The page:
The daughter of Palestinian immigrants, Hannan Hawari MA ’17 (TESOL) grew up speaking Arabic, was placed in an English as a Second Language (ESL) classroom at an early age, and received early lessons about the importance of how not knowing a language can be a barrier to opportunity.
“I felt that barrier when I was younger and when I was growing up,” she says. “A lot of times, when I was with my mom, she wouldn’t have the right words to negotiate something on the phone, or ask about something at the store. It seemed like language was a very powerful tool.”
Today, she’s helping international students in Sacramento State’s English Language Institute (ELI) overcome that barrier, serving as an instructor and teaching American Language and Culture. ELI, run through Sacramento State’s College of Continuing Education, offers several programs throughout the year to help international students become stronger English speakers and learn about American culture to prepare them for study at a four-year college or university in the United States – often Sacramento State. Hawari also has spent time leading ELI’s Conversation Clubs, weekly meet-ups where ELI students can practice their language skills with Sac State students.
“Language is very powerful,” she says. “I feel like I’m giving them another tool. A powerful tool.”
Hawari grew up loving reading, writing, and school. A Stockton native, she earned her undergraduate degree in English literature at nearby University of the Pacific before enrolling at Sacramento State for her master’s in TESOL (Teaching English to Speakers of Other Languages) – combining her lifelong passion for learning with her first-hand knowledge of the power of language.
She came to Sacramento State for the same reason many others do: access and opportunity. The University was nearby, affordable, and allowed her the flexibility to continue working. Plus, her brother already was at Sac State as an undergraduate. But the campus quickly became much more than a place to get a degree.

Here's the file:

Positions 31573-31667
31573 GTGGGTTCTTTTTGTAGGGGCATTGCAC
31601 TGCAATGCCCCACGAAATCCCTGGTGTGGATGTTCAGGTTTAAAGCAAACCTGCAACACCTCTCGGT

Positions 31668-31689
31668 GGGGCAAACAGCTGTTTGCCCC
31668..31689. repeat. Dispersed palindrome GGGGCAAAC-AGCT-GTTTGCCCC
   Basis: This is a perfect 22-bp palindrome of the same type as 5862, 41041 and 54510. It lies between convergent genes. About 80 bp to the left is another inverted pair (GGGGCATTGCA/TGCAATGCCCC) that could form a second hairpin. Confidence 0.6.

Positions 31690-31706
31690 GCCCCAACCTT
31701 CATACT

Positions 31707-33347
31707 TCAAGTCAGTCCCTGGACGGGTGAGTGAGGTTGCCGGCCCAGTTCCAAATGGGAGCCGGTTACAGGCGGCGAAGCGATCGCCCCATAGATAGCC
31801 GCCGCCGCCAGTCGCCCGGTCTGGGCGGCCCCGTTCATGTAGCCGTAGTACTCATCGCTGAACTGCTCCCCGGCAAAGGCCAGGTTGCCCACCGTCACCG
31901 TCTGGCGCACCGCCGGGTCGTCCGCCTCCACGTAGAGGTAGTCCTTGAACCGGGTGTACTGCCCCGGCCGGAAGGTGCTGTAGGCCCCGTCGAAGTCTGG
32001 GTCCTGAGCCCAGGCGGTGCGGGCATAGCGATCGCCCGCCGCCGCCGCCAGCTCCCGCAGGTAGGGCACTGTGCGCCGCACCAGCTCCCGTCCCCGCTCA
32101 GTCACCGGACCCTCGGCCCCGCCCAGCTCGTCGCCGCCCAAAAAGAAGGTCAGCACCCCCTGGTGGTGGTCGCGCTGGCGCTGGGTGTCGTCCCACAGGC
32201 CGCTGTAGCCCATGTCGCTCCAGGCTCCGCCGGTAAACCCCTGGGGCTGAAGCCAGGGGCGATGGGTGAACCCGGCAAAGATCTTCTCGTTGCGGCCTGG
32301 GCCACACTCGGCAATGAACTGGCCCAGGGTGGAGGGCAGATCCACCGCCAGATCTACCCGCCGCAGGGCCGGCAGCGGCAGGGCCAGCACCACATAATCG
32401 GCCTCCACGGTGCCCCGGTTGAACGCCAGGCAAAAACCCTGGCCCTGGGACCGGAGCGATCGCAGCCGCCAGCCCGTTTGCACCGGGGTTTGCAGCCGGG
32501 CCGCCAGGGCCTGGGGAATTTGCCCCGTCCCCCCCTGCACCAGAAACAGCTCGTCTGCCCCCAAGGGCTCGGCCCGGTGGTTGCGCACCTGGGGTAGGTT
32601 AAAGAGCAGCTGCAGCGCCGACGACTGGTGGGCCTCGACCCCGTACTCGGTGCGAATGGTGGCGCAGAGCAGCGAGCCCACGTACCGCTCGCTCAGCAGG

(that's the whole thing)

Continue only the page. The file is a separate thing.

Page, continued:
“I felt like (Sac State) was the place where I truly grew. There are a lot of services for students as well as a strong, inclusive community,” Hawari says. “It seemed to be a very diverse campus. There were a lot of people I felt were like me, who had the same struggle, and were first-generation college students. There seemed to be a real acceptance of that on this campus and it felt like a good environment to be in.”
Working at the University Writing Center and as an instructor for a first-year composition course provided her with real-world experience tutoring and teaching. She also worked off campus at a private learning center in Stockton and as an intern with ELI, where she also volunteered with Conversation Club.
“That was a wonderful program that helped me build my knowledge of how to teach ESL speaking and listening skills,” Hawari says. “It gave me valuable practice in classroom management and standing in front of the class.”
She ultimately was hired to teach summer courses with ELI and hopes to continue in the fall. Longer term, she plans to continue working with adult ESL students, perhaps at the K-12 level, or perhaps even abroad: Her bigger goal is to return to her parents’ home, Palestine, to teach English.
In the meantime, Hawari is cherishing the opportunity to share both her experience with the power of language and her passion for teaching and learning with students from across the globe.
“I feel like I’m a part of them because I’m kind of that in between where I’m not really American, I’m not really Arab,” she says. “I understand the struggle of coming to a different place and having to feel like a foreigner. They have their own culture and they’re excited to share it, but at the same time they’re excited to learn so much more about American culture. I just love the idea of teaching and being part of their language experience.”